Doval was born in 1945 in Ghiri Banelsyun village in Pauri Garhwal in the erstwhile United Provinces, now in Uttarakhand.Doval’s father had served in the Indian Army.
He received his early education at the Ajmer Military School (formerly King George’s Royal Indian Military School) in Ajmer, Rajasthan. He graduated with a master’s degree in Economics from the University of Agra in 1967, obtaining first position.
Doval joined the IPS in 1968 in the Kerala cadre. He was actively involved in anti-insurgency operations in Mizoram and Punjab. Doval was one of three negotiators who negotiated the release of passengers from IC-814 in Kandahar in 1999. Uniquely, he has the experience of being involved in the termination of all 15 hijackings of Indian Airlines aircraft from 1971–1999. In the Headquarters, he headed IB’s operations wing for over a decade and was founder Chairman of the Multi Agency Centre (MAC), as well as of the Joint Task Force on Intelligence (JTFI).
During the Mizo National Front (MNF) insurgency, Doval won over six of Laldenga’s seven commanders. He spent long periods of time incognito with the Mizo National Army in the Arakan in Burma and inside Chinese territory. From Mizoram, Doval went to Sikkim where he played a role during the merger of the state with India.
In Punjab he was behind the rescue of Romanian diplomat Liviu Radu.. He was inside the Golden Temple in Amritsar in 1988 before Operation Black Thunder to collect critical information.
Doval spent six years in Indian High Commission in Islamabad, Pakistan. He went to Kashmir in 1990 and persuaded militants (like Kuka Parray) to become counter-insurgents targeting hardline anti-India terrorists. This set the way for state elections in Jammu and Kashmir in 1996. Later, he was posted in the Indian High Commission in London, UK as a Minister.
Doval retired in January 2005 as Director, Intelligence Bureau. In December 2009, he was the founder Director of the Vivekananda International Foundation, a think tank set up by the Vivekananda Kendra, a Spiritually Oriented Organisation. Doval has remained actively involved in the discourse on national security in India. Besides writing editorial pieces for several leading newspapers and journals, he has delivered lectures on India’s security challenges and foreign policy objectives at several renowned government and non-governmental institutions, security think-tanks in India and abroad. In recent years, he has delivered guest lectures on strategic issues at IISS, London, Capitol Hill, Washington DC, Australia-India Institute, University of Melbourne, National Defence College, New Delhi and the Lal Bahadur Shastri National Academy of Administration, Mussoorie. Doval has also spoken internationally at global events, citing the ever increasing need of cooperation between the major established and emerging powers of the world.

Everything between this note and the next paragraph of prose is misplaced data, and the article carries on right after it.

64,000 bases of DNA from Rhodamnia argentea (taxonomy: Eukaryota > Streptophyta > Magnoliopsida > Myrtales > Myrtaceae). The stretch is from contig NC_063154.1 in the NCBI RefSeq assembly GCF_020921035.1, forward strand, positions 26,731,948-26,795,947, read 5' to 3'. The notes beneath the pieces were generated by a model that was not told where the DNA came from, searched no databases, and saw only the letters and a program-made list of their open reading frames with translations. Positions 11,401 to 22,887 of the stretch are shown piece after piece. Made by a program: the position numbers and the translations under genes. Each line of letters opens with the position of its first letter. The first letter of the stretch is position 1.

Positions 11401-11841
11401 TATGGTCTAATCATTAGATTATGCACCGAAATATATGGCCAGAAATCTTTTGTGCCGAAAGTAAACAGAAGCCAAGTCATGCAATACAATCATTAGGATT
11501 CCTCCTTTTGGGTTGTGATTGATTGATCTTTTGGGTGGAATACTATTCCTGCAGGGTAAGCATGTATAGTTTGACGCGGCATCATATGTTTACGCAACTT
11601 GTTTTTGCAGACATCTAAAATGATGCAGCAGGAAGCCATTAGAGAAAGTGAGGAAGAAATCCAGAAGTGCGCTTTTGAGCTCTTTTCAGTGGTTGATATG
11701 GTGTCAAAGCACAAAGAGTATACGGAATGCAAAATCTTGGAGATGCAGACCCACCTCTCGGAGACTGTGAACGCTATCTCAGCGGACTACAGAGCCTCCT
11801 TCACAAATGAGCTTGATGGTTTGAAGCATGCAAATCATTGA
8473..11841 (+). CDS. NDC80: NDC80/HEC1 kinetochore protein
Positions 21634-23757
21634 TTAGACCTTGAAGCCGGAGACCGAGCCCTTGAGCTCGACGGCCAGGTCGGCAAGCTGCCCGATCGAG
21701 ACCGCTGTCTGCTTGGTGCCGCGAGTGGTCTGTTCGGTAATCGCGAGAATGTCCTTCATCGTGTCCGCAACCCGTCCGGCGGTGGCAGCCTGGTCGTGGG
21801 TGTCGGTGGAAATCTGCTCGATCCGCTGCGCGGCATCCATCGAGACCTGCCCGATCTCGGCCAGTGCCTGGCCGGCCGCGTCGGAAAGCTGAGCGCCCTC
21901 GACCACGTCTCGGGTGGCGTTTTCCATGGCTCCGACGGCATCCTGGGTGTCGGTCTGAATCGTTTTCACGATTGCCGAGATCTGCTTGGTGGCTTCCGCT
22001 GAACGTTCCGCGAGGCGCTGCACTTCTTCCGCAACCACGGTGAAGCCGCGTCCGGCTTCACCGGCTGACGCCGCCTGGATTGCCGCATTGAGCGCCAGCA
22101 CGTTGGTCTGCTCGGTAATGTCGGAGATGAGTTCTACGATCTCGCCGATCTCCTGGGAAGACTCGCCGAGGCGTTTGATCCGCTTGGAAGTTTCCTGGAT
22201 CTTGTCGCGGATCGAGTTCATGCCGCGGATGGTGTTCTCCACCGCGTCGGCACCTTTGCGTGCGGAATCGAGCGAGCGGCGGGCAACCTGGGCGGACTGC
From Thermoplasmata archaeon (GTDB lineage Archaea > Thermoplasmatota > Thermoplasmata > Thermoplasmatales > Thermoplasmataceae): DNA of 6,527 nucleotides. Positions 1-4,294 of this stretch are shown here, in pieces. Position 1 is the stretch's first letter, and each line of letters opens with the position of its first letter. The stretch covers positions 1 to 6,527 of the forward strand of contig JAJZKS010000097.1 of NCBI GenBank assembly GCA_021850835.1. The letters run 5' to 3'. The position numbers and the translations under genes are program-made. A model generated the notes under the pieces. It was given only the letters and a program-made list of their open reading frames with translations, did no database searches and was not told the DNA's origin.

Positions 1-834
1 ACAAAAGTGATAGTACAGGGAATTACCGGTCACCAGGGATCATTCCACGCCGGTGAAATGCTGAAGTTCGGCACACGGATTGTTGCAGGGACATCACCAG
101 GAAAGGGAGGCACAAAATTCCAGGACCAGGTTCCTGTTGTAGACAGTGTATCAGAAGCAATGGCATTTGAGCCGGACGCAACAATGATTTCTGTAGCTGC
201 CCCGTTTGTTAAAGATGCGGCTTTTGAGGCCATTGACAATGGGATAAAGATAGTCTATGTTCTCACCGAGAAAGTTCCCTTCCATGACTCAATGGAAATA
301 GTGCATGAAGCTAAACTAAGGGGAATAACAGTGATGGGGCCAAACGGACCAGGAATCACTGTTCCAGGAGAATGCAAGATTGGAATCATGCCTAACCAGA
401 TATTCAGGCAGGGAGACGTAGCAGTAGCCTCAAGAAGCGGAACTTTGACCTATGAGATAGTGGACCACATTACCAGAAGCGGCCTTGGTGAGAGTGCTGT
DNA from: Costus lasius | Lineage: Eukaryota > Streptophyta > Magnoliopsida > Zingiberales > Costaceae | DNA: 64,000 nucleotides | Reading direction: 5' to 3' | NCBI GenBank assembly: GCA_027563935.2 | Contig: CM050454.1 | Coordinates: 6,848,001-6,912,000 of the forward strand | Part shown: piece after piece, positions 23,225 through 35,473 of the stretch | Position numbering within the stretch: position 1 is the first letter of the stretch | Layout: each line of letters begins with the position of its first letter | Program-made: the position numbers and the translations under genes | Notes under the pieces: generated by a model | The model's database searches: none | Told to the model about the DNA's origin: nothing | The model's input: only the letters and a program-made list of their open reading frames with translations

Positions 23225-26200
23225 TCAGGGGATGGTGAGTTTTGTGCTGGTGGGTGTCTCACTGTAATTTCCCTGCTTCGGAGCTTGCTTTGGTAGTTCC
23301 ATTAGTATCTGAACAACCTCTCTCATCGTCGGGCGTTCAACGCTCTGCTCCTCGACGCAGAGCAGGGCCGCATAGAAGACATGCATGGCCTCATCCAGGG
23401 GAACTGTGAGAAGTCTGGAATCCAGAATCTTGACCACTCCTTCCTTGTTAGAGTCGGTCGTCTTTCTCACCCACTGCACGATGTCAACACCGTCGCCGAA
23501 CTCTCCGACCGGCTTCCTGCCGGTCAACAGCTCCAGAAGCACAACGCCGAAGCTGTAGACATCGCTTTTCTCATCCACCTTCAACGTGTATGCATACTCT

On 30 May 2014, Doval was appointed as India’s fifth National Security Adviser. In June 2014, Doval played a crucial role in ensuring secure return of 46 Indian nurses who were trapped in a hospital in Tikrit, Iraq. After the family members lost all contacts from these nurses, following the capture of Mosul by ISIS. Doval, on a top secret mission flew to Iraq on 25 June 2014 to understand the position on the ground and make high-level contacts in the Iraqi government.
Although, the exact circumstances of their release are unclear, on 5 July 2014, ISIS militants handed the nurses to authorities at Erbil city and two specially arranged planes by Indian Government brought them back home to Kochi.
Along with Army Chief General Dalbir Singh Suhag, Doval planned a military operation against Indian militants operating out of Myanmar. The mission was said to be a success with 50 militant casualties.
Doval was the youngest police officer ever to get the Police Medal for meritorious service. He got it after six years in the police (the norm is at least 17 years’ service).
He was later awarded the President’s Police Medal.
In 1988, Doval was awarded one of the highest gallantry awards, the Kirti Chakra, becoming the first police officer to receive a medal previously given only as a military honour.